I live in a house that was built in 1958. I am looking for the R value of my brick veneer walls. For that I would need to know how the wall was built (there should be the brick, some sheating, insulation etc. This is the part that I am missing: the layers that were used to build my walls. This is in Toronto Canada. If anybody is familiar with this topic I would really appreciate some help Here is what a wall looks like. The house in the back is identical with mine enter image description here

There is good chances that my wall looks like this: enter image description here I am using the Heat2000 program to calculate the thermal values for my house. I decided to go with the below settings. This will give me a conservative R value of 13.5. I will use a second iteration with no batt insulation and see what I get. I need this in order to properly size the furnace, the contractors that I have contacted for this are too lazy for this so I will have to do it myself enter image description here

  • It sounds like you already know the answer: if you want to calculate the R value accurately you need to know the makeup of the wall, including the type and amount insulation (if any).
    – Hank
    Dec 22, 2014 at 16:12
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    "This is the part that I am missing: the layers that were used to build my walls." So I am looking for info about how the brick veneer walls were built around 1958
    – MiniMe
    Dec 22, 2014 at 16:19
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    If you get an IR thermometer, you might be able to back-derive that information from the difference between interior temperature and outdoor wall temperature...
    – keshlam
    Dec 22, 2014 at 22:57
  • I have an IR thermometer!! How do I do that? (I have an IR gun, and a Seek Thermal Camera -for thermal imaging)
    – MiniMe
    Dec 22, 2014 at 23:59
  • Are you referring to this: ag.ndsu.edu/pubs/ageng/structu/ae1373.pdf ? This is really easy ...
    – MiniMe
    Dec 23, 2014 at 0:06

1 Answer 1


The only way to know the R-value of your wall is to know everything that was used to build it. Some of the ways you can determine this include by drilling a hole in it or looking behind an electrical outlet. That said, if your house is typical Canadian construction, here's my rough estimate:

  • 1/2" drywall or plaster and lath: R-0.5
  • 2x6 cavity filled with fiberglass batt insulation: R-14 (R-19 batts x 0.75 due to thermal bridging by the 2x6 studs).
  • Plywood sheathing: R-0.5
  • 1" cavity: R-0.75
  • Single-wythe brick veneer: R-0.75

So the all-inclusive "whole-wall" R-value of your wall, if it's like this one, would be R-16.5. However, typically when discussing R-values, you only include the insulation--taking into account thermal bridging by studs. In that case, we would describe this wall as an R-14 wall. If your wall has different cavity insulation, or only has 2x4 studs, or has been retrofitted with rigid foam or mineral wool outside the sheathing, then the numbers would be different.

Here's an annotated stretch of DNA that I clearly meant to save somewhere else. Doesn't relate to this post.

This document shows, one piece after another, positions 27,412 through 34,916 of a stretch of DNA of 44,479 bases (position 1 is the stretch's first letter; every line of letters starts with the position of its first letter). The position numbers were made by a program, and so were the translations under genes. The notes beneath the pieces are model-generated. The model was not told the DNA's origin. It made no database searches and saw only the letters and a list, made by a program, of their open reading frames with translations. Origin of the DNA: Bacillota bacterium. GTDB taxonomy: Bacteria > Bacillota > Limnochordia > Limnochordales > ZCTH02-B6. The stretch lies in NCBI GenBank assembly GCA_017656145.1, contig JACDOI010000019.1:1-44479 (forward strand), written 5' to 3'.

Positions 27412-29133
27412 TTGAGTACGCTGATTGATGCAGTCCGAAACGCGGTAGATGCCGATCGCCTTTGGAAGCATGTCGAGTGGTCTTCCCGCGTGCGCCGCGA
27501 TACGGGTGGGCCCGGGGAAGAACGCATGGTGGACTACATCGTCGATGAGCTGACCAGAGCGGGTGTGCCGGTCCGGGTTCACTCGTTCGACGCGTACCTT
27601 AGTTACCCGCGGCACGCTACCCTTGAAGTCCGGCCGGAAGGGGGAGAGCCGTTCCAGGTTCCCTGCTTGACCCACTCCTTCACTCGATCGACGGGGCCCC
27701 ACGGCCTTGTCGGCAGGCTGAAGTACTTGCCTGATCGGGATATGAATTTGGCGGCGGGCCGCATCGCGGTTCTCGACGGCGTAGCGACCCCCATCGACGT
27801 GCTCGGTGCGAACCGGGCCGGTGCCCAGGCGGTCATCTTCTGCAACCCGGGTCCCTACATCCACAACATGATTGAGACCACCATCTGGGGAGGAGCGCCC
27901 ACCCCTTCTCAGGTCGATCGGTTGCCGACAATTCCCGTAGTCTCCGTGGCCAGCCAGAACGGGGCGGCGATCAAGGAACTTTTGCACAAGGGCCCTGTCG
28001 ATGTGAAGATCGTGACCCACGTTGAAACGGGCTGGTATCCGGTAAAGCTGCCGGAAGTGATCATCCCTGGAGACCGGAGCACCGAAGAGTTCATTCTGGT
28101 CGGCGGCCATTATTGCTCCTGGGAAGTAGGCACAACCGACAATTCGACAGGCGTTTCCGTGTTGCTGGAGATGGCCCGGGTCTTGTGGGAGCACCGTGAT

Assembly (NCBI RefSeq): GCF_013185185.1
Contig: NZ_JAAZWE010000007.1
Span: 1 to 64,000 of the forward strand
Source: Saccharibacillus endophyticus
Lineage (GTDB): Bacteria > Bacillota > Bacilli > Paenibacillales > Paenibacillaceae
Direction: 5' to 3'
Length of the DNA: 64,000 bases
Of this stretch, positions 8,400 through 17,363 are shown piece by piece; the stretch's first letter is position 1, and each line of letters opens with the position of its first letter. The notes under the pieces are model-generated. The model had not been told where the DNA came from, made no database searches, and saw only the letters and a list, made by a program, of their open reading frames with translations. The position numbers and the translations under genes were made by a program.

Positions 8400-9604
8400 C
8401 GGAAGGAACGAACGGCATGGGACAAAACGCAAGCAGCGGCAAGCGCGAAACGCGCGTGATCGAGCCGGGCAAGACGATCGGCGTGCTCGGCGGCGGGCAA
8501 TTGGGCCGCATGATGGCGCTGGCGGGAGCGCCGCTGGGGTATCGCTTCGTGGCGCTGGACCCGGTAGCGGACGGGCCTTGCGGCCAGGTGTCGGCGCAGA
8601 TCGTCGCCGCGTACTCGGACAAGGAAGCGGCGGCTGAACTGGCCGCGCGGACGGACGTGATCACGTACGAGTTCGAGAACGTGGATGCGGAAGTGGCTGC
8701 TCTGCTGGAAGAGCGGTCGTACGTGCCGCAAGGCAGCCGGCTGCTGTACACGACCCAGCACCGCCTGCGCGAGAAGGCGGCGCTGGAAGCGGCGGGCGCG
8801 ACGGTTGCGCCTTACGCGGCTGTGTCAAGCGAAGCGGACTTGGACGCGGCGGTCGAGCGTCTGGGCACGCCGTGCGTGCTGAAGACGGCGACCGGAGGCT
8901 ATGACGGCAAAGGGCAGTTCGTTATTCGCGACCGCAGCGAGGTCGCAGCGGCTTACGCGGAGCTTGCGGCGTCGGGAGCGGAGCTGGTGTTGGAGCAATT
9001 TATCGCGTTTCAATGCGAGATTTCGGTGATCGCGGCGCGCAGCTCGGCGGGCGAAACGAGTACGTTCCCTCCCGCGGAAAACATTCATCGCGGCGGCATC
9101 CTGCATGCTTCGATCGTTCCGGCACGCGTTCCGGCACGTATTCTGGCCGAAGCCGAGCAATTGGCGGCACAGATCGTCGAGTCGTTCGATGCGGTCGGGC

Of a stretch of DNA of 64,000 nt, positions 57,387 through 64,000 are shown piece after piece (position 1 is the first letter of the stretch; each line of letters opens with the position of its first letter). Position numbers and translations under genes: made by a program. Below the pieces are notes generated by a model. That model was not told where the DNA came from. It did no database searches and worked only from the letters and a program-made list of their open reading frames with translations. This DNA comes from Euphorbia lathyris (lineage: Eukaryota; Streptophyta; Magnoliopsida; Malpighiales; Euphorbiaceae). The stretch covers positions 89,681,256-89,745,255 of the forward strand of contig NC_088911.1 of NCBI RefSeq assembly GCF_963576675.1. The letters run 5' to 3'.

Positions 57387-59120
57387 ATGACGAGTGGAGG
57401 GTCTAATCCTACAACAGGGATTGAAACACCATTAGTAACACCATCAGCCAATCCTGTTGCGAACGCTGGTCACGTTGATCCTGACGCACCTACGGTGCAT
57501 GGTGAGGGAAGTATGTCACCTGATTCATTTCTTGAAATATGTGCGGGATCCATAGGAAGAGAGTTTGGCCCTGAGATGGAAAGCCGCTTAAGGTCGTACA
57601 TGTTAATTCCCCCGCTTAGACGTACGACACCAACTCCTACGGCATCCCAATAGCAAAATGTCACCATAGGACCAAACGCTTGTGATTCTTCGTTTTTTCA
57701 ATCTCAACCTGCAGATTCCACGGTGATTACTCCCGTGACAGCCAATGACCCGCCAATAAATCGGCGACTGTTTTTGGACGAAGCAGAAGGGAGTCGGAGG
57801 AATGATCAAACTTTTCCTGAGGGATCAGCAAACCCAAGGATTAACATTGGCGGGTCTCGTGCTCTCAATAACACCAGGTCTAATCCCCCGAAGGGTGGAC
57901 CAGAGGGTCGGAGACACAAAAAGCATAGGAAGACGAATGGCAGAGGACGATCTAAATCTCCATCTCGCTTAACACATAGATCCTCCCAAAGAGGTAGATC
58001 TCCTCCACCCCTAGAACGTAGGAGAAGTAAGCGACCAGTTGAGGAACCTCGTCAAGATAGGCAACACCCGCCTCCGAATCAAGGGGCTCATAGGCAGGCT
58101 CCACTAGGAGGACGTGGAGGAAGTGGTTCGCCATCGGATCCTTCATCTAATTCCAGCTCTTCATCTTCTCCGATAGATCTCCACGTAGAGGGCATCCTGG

• Thanks ..that is very much in line with what I guessed. What period are the above typical for. My house was build around 58 (consider it 60s if you want). I am not sure that the cavity and the batt insulation is there
    – MiniMe
    Dec 22, 2014 at 16:27
  • Are you familiar with Hot2000? I am using that program and here is an existing typical wall pre configured with the program. i.imgur.com/rvvvLzh.png If I use that I get a 13.35 R value which would probably be conservative considering that I don;t know the structure of the wall
    – MiniMe
    Dec 22, 2014 at 17:15
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    @user2059078: as you can see looking at these numbers, the insulation accounts for the vast majority of the R value. If you can't get a reasonable estimate of the insulation it's not even worth speculating about the other layers.
    – Hank
    Dec 22, 2014 at 17:44
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    @user2059078: I'm not saying there's no value in trying to calculate the heat loss, I'm just pointing out that the difference between an R14 and R19 insulation batt is way more important than the drywall thickness or whether or not there is an air gap. If the insulation R value in your calculation ins't correct then it doesn't matter what values you put for the minor things. If you're interested in getting an accurate value you need to find out exactly what type of insulation is in your house.
    – Hank
    Dec 22, 2014 at 18:47
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    Then for the purpose of sizing your new furnace, you should plug in a value of about R-14 for your wall insulation--either because that's what it already is, or that's what it will be when you have it insulated.
    – iLikeDirt
    Dec 23, 2014 at 1:03

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